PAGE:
Preparing your body by boosting your immune system is also key in the fight against allergies. Adding tons of foods filled with vitamin D and C can help keep you healthy, as can getting in more lean protein, like that from salmon or other fatty fish. 

    After cleaning and boosting the immune system, families can go one step further in preventing allergy-related flare-ups. Investing in professional grade air purifiers like Airgle PurePal AG800 can help people breathe better at home. 

  • Asthma could be passed down through generations

    Close to 18.9 million American adults are currently living with asthma, while more than 7 million children are also inflicted with the condition, the Centers for Disease Control and Prevention reports. Even though certain factors like air pollution have been found to play a role in the development of asthma, a new trial finds that grandmothers' smoking habits could cause their grandchildren's condition.

    The study, published in the journal Review of Obstetrics & Gynecology, discovered this after reviewing the effects nicotine had on pregnant rats. During trials, scientists found rats who were given nicotine while pregnant gave birth to asthmatic babies. These baby mice then had babies of their own when they reached adulthood, and even though they did not ingest nicotine prior to giving birth, many of their babies were born with asthma.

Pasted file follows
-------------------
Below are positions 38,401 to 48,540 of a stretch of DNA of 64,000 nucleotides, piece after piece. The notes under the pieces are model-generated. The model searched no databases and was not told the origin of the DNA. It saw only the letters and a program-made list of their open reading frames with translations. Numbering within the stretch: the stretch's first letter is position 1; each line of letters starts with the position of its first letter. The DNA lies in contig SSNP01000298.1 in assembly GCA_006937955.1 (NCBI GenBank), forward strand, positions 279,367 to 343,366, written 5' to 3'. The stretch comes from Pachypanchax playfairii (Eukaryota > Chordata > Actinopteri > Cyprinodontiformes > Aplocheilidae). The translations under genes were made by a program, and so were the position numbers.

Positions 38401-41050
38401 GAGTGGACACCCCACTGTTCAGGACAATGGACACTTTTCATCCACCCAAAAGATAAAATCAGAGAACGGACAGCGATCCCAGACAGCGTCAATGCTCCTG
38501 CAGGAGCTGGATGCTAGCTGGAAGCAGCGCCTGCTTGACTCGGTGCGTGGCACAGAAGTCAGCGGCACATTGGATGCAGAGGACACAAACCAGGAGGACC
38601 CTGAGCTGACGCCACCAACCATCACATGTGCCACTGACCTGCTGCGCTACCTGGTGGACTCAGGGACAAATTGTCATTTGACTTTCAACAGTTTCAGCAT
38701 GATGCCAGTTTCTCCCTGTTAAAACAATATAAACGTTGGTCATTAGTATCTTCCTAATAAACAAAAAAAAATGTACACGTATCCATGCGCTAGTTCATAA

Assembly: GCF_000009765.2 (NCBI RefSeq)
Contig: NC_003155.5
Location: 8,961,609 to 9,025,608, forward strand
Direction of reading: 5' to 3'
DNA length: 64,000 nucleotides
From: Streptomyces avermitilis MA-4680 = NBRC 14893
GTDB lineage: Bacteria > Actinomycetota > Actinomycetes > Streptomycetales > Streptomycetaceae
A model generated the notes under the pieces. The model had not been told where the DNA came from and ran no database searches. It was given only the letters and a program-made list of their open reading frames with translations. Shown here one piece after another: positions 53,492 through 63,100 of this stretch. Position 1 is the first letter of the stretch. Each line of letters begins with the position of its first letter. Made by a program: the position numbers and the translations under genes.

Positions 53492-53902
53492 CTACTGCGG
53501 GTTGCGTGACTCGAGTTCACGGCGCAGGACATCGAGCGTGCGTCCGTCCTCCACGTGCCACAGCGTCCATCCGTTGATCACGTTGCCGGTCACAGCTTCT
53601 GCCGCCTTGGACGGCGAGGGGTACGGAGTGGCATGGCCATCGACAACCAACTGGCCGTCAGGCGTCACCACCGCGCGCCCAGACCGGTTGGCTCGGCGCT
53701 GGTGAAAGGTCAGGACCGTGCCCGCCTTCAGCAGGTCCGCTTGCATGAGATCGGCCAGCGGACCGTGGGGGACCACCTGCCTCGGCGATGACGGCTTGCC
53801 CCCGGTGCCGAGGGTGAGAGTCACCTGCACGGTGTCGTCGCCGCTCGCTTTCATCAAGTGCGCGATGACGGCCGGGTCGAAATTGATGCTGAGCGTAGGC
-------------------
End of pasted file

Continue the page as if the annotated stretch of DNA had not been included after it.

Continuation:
Such findings suggest that the effects of nicotine can leave "heritable epigenetic marks on the genome, which make future offspring more susceptible to respiratory conditions," according to Science Daily.

    Even though more research needs to be conducted to verify these results, parents can still help their children who suffer from asthma now. Ensuring a child has an inhaler to deal with triggers and installing air purifiers like the Airgle PurePal CleanRoom AG900 in the home can ensure youngsters breathe only fresh air while relaxing with family. 

  • Certain foods could suppress allergy symptoms